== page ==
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Microbiology. 1999 Sep;145 ( Pt 9):2405-2413. doi: 10.1099/00221287-145-9-2405.

Evidence for a general-purpose genotype in Candida albicans, highly prevalent in multiple geographical regions, patient types and types of infection.

Author information

1
Institute of Molecular BioSciences, Massey University, Palmerston North, New Zealand1.
2
Public Health Laboratory, Countess of Chester Health Park, Chester , UK2.
3
Department of Oral Sciences and Orthodontics, University of Otago , New Zealand3.
4
Faculty of Allied Health Sciences, Universiti Kebangsaan Malaysia , Malaysia4.
5
Microbiology Division, Wellington Hospital, Wellington, New Zealand5.
6
Microbiology Department, Auckland Hospital, Auckland, New Zealand6.
7
Microbiology Unit, Canterbury Health Laboratories, Christchurch , New Zealand7.
8
Medlab South Ltd, Christchurch, New Zealand8.
9
Corporacion para Investigaciones Biologicas, Medellin, Colombia 9.
10
Department of Pathology, CWM Hospital, Suva, Fiji 10.

Abstract

Epidemiological studies, using the probe Ca3, have shown that in a given patient population a single cluster of genetically related Candida albicans isolates usually predominates. The authors have investigated whether these local clusters are part of a single group, geographically widespread and highly prevalent as an aetiological agent of various types of candidiasis. An unrooted neighbour-joining tree of 266 infection-causing C. albicans isolates (each from a different individual) from 12 geographical regions in 6 countries was created, based on genetic distances generated by Ca3 fingerprinting. Thirty-seven per cent of all isolates formed a single genetically homogeneous cluster (cluster A). The remainder of isolates were genetically diverse. Using the maximum branch length within cluster A as a cut-off, they could be divided into 37 groups, whose prevalence ranged between 0.3% and 9%. Strains from cluster A were highly prevalent in all but one geographical region, with a mean prevalence across all regions of 41%. When isolates were separated into groups based on patient characteristics or type of infection, strains from cluster A had a prevalence exceeding 27% in each group, and their mean prevalence was 43% across all patient characteristics. These data provide evidence that cluster A constitutes a general-purpose genotype, which is geographically widespread and acts as a predominant aetiological agent of all forms of candidiasis in all categories of patients surveyed.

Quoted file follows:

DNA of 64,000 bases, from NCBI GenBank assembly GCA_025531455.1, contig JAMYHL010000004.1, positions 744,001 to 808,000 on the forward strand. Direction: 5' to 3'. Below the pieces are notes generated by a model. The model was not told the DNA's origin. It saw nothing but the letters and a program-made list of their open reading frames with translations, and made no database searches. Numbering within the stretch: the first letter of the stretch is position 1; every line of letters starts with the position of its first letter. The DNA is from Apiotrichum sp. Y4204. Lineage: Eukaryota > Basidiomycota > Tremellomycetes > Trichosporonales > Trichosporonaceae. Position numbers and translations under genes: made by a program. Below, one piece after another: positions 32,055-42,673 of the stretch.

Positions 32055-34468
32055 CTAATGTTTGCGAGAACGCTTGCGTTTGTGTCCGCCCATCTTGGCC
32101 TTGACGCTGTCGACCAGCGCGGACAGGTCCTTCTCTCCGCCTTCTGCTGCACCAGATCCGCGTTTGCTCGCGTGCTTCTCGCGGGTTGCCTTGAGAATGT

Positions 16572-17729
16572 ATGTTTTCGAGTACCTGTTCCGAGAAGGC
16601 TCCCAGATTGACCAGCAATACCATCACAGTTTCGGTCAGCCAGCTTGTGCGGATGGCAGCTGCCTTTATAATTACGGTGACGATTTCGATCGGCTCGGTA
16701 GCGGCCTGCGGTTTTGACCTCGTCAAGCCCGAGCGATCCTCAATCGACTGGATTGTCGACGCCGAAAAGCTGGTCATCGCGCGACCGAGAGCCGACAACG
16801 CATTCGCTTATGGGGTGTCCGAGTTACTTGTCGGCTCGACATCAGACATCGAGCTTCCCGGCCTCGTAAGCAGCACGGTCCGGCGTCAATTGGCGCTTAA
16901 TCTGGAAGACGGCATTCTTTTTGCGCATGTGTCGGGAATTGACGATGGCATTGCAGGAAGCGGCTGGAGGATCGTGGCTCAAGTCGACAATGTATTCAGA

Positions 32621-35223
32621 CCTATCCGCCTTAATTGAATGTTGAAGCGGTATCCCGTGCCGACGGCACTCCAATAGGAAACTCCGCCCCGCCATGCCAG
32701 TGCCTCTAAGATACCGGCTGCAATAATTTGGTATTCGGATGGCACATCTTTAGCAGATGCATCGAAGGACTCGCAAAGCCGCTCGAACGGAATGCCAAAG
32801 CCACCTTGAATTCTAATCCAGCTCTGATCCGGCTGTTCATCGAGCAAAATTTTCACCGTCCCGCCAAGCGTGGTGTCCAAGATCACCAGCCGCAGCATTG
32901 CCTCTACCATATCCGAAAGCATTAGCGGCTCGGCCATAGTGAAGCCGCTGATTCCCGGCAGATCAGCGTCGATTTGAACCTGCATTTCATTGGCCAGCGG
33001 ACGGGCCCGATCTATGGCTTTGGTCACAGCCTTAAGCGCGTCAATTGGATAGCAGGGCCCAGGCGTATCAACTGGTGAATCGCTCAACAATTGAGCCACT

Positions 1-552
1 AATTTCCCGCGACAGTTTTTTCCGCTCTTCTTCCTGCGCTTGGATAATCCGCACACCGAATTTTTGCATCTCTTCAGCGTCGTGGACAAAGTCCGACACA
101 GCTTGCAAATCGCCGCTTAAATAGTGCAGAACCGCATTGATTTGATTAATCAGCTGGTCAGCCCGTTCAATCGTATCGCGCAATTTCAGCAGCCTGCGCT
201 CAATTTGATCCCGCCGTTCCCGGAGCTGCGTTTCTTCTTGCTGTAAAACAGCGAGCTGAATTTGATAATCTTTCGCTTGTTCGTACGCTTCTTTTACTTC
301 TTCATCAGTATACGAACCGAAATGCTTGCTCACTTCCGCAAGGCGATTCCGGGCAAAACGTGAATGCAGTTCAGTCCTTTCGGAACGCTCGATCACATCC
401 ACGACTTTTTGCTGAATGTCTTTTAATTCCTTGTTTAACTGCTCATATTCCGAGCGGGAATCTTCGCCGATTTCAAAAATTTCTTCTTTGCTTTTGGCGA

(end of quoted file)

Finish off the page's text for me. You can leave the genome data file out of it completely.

PMID:
10517593
DOI:
10.1099/00221287-145-9-2405
[Indexed for MEDLINE]

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